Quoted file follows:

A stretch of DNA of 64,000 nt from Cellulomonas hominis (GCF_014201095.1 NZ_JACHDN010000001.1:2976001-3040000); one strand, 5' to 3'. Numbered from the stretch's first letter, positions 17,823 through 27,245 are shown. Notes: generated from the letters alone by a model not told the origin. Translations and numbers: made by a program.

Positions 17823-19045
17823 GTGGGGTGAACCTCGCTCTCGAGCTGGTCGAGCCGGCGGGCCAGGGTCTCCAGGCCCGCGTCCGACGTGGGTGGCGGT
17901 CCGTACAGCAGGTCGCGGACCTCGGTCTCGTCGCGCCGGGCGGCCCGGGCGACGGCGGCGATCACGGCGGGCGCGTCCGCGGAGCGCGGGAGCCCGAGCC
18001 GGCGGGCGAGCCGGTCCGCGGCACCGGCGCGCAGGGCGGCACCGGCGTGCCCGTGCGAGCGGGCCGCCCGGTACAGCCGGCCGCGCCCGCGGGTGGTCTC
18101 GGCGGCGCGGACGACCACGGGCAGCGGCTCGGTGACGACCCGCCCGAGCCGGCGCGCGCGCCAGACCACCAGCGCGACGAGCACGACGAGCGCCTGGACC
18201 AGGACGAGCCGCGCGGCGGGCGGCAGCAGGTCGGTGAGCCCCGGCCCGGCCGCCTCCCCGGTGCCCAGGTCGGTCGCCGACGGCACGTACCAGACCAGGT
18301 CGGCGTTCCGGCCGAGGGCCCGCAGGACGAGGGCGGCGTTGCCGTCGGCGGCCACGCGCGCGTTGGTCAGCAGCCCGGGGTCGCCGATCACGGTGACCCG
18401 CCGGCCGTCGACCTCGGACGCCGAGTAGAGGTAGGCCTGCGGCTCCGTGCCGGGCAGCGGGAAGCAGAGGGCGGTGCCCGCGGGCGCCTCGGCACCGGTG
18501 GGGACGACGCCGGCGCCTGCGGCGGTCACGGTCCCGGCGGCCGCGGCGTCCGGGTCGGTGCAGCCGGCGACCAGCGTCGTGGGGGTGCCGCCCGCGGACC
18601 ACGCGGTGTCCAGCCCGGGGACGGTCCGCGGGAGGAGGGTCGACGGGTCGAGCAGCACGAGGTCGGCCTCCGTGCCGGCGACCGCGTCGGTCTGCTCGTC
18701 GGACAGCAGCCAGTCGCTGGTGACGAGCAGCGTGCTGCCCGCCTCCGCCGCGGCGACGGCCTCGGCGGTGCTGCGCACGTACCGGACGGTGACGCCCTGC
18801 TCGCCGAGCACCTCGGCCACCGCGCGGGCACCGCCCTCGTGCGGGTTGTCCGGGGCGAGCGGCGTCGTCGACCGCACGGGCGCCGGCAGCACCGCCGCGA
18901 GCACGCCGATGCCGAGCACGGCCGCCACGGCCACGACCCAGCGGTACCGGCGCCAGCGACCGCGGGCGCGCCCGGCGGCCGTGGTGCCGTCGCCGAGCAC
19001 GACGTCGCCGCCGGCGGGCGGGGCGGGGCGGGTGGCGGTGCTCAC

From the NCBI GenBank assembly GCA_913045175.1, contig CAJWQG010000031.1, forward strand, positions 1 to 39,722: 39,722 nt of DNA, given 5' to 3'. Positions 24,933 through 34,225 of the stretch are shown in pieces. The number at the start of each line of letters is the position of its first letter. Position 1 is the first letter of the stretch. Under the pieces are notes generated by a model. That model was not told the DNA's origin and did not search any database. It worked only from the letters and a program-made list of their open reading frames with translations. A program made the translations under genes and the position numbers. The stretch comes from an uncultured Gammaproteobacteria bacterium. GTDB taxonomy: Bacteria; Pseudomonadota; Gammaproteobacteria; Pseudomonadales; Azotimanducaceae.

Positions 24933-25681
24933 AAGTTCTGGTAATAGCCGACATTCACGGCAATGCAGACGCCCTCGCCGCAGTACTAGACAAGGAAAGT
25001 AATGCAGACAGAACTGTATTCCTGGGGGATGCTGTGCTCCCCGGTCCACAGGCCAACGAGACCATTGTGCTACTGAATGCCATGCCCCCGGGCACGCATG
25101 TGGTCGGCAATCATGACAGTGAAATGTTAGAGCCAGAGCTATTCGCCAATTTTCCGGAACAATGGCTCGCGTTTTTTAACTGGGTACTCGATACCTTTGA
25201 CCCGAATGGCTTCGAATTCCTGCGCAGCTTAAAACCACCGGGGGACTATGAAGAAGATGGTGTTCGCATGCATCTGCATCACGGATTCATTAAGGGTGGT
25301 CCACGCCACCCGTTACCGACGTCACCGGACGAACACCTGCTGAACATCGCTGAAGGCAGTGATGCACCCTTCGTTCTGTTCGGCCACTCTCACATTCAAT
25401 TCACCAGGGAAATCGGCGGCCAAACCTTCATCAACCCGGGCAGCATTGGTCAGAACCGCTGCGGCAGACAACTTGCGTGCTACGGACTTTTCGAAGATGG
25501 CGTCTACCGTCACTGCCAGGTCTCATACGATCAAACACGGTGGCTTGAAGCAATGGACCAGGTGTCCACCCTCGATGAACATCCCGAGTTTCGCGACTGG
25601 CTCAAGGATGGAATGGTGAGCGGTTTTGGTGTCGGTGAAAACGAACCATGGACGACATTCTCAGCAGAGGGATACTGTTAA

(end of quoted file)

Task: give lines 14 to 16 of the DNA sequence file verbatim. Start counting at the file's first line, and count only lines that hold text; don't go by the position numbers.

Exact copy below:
18901 GCACGCCGATGCCGAGCACGGCCGCCACGGCCACGACCCAGCGGTACCGGCGCCAGCGACCGCGGGCGCGCCCGGCGGCCGTGGTGCCGTCGCCGAGCAC
19001 GACGTCGCCGCCGGCGGGCGGGGCGGGGCGGGTGGCGGTGCTCAC

From the NCBI GenBank assembly GCA_913045175.1, contig CAJWQG010000031.1, forward strand, positions 1 to 39,722: 39,722 nt of DNA, given 5' to 3'. Positions 24,933 through 34,225 of the stretch are shown in pieces. The number at the start of each line of letters is the position of its first letter. Position 1 is the first letter of the stretch. Under the pieces are notes generated by a model. That model was not told the DNA's origin and did not search any database. It worked only from the letters and a program-made list of their open reading frames with translations. A program made the translations under genes and the position numbers. The stretch comes from an uncultured Gammaproteobacteria bacterium. GTDB taxonomy: Bacteria; Pseudomonadota; Gammaproteobacteria; Pseudomonadales; Azotimanducaceae.